- indicessequence of int
Indices to select
- Returns:
- collsequence
Sub-collection of values at the selection indices.
- setName(name)¶
Accessor to the object’s name.
- Parameters:
- namestr
The name of the object.
Examples using the class¶
Randomize the lines of a Sample
A quick start guide to the Point and Sample classes
Estimate Wilks and empirical quantile
Estimate correlation coefficients
Compare unconditional and conditional histograms
Compute squared SRC indices confidence intervals
Estimate a GEV on the Venice sea-levels data
Bandwidth sensitivity in kernel smoothing
Estimate a GPD on the Dow Jones Index data
Fit a non parametric distribution
Fitting a distribution with customized maximum likelihood
Estimate a GEV on the Port Pirie sea-levels data
Estimate a GPD on the daily rainfall data
Estimate a GEV on race times data
Estimate a GEV on the Fremantle sea-levels data
Kolmogorov-Smirnov : understand the statistics
Estimate a scalar ARMA process
Create a custom covariance model
Distribution of estimators in linear regression
Over-fitting and model selection
Create a full or sparse polynomial chaos expansion
Create a polynomial chaos metamodel by integration on the cantilever beam
Advanced polynomial chaos construction
Create a polynomial chaos metamodel from a data set
Create a polynomial chaos for the Ishigami function: a quick start guide to polynomial chaos
Create a sparse chaos by integration
Kriging: propagate uncertainties
Example of multi output Kriging on the fire satellite model
Kriging: metamodel of the Branin-Hoo function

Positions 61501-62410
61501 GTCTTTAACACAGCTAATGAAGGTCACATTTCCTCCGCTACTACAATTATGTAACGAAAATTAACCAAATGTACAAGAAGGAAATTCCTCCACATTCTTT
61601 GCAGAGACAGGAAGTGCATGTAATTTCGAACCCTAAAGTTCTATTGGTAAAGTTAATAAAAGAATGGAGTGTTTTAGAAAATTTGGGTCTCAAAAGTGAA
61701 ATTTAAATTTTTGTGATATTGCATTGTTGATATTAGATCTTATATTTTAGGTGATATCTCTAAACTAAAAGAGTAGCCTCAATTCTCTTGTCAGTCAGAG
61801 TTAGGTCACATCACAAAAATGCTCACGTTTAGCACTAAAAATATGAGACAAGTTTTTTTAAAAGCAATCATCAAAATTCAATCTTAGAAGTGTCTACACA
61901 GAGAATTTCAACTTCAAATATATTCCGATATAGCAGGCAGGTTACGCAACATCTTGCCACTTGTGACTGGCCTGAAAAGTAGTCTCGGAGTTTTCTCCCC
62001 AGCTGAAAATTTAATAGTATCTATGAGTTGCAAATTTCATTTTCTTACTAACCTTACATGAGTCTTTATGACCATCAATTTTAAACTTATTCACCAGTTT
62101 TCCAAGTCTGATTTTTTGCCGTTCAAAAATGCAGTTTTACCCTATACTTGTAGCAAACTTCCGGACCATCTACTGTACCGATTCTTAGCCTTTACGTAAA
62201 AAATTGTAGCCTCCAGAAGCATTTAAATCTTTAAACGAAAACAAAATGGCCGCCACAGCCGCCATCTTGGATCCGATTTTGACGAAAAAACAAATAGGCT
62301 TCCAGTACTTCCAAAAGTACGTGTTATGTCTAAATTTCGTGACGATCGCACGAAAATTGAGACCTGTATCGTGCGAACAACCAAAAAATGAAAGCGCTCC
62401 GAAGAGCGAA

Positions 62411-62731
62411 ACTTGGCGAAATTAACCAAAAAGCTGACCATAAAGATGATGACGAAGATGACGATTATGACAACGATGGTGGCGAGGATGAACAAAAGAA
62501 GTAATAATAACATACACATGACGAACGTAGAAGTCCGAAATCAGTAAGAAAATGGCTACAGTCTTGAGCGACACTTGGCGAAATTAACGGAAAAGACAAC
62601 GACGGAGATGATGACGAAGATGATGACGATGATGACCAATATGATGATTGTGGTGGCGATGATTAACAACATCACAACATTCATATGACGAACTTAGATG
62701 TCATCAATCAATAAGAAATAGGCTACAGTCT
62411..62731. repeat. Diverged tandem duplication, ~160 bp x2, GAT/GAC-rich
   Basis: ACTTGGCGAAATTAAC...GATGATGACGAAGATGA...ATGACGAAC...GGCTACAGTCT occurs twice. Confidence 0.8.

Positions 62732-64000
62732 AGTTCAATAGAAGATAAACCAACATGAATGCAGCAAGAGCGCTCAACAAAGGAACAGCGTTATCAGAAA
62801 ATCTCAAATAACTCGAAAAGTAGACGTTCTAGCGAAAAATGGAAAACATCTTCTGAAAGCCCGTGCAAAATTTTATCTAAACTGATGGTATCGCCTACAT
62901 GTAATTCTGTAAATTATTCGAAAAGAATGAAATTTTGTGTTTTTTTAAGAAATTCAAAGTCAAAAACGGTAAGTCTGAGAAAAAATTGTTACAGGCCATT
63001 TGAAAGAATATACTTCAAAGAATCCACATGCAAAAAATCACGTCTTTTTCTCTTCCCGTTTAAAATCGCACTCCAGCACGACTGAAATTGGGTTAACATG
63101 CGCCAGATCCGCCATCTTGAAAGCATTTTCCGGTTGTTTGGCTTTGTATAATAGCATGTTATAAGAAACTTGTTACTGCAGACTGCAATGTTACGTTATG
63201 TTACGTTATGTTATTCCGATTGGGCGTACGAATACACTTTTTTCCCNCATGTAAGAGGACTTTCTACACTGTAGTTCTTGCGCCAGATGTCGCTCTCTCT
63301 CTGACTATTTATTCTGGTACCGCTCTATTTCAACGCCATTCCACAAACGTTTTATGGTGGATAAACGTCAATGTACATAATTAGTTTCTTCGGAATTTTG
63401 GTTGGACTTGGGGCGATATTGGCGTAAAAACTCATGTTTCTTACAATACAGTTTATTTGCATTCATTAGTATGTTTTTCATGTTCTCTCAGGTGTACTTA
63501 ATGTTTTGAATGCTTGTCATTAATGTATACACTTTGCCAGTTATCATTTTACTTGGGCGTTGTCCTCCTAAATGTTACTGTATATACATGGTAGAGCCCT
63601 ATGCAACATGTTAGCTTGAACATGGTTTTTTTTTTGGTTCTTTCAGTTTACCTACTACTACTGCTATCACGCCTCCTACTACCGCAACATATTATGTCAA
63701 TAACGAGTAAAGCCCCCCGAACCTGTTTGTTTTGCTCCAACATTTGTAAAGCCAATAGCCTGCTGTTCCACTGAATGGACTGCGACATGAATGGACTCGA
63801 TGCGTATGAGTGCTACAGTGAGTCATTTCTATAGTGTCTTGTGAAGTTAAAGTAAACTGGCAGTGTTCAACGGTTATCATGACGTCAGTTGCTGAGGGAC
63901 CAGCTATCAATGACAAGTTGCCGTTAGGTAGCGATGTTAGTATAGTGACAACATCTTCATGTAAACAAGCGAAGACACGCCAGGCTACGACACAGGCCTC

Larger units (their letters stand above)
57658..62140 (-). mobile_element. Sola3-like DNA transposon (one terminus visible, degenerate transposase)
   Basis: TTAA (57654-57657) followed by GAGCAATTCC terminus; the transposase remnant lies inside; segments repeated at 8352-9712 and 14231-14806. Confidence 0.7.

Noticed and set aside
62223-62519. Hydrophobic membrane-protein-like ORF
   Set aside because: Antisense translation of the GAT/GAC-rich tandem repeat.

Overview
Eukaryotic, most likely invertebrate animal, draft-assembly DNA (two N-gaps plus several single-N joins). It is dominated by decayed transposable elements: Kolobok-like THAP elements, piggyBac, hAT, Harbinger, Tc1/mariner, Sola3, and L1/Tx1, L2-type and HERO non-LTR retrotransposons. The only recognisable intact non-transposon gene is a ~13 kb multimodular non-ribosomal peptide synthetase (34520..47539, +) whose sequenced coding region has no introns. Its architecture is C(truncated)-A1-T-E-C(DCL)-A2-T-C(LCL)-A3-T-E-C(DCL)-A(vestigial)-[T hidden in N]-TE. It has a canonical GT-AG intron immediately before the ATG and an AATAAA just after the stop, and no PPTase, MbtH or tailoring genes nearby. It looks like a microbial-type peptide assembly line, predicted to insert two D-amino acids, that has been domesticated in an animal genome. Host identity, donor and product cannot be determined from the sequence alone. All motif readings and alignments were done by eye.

Sequentially adding new points to a kriging
Kriging: configure the optimization solver
Kriging: choose a polynomial trend
Kriging: metamodel with continuous and categorical variables
Viscous free fall: metamodel of a field function
Evaluate the mean of a random vector by simulations
Analyse the central tendency of a cantilever beam
Use the post-analytical importance sampling algorithm
Estimate a flooding probability
Use the Importance Sampling algorithm
Estimate a buckling probability
Exploitation of simulation algorithm results
Use the FORM algorithm in case of several design points
Non parametric Adaptive Importance Sampling (NAIS)
Test the design point with the Strong Maximum Test
Time variant system reliability problem
Axial stressed beam : comparing different methods to estimate a probability
An illustrated example of a FORM probability estimate
Cross Entropy Importance Sampling
Using the FORM - SORM algorithms on a nonlinear function
Estimate Sobol indices on a field to point function
Sobol’ sensitivity indices using rank-based algorithm
Estimate Sobol’ indices for a function with multivariate output
The HSIC sensitivity indices: the Ishigami model
Example of sensitivity analyses on the wing weight model
Compute the L2 error between two functions
Create mixed deterministic and probabilistic designs of experiments
Create a linear combination of functions
Defining Python and symbolic functions: a quick start introduction to functions
Calibrate a parametric model: a quick-start guide to calibration
Calibration without observed inputs
Calibration of the logistic model
Calibration of the deflection of a tube
Calibration of the flooding model
Calibration of the Chaboche mechanical model
Sampling from an unnormalized probability density
Customize your Metropolis-Hastings algorithm
Linear Regression with interval-censored observations
Compute leave-one-out error of a polynomial chaos expansion
Compute confidence intervals of a regression model from data
Compute confidence intervals of a univariate noisy function
Mix/max search and sensitivity from design
Quick start guide to optimization
Optimization of the Rastrigin test function
EfficientGlobalOptimization examples
Estimate threshold exceedance iteratively
Plot the log-likelihood contours of a distribution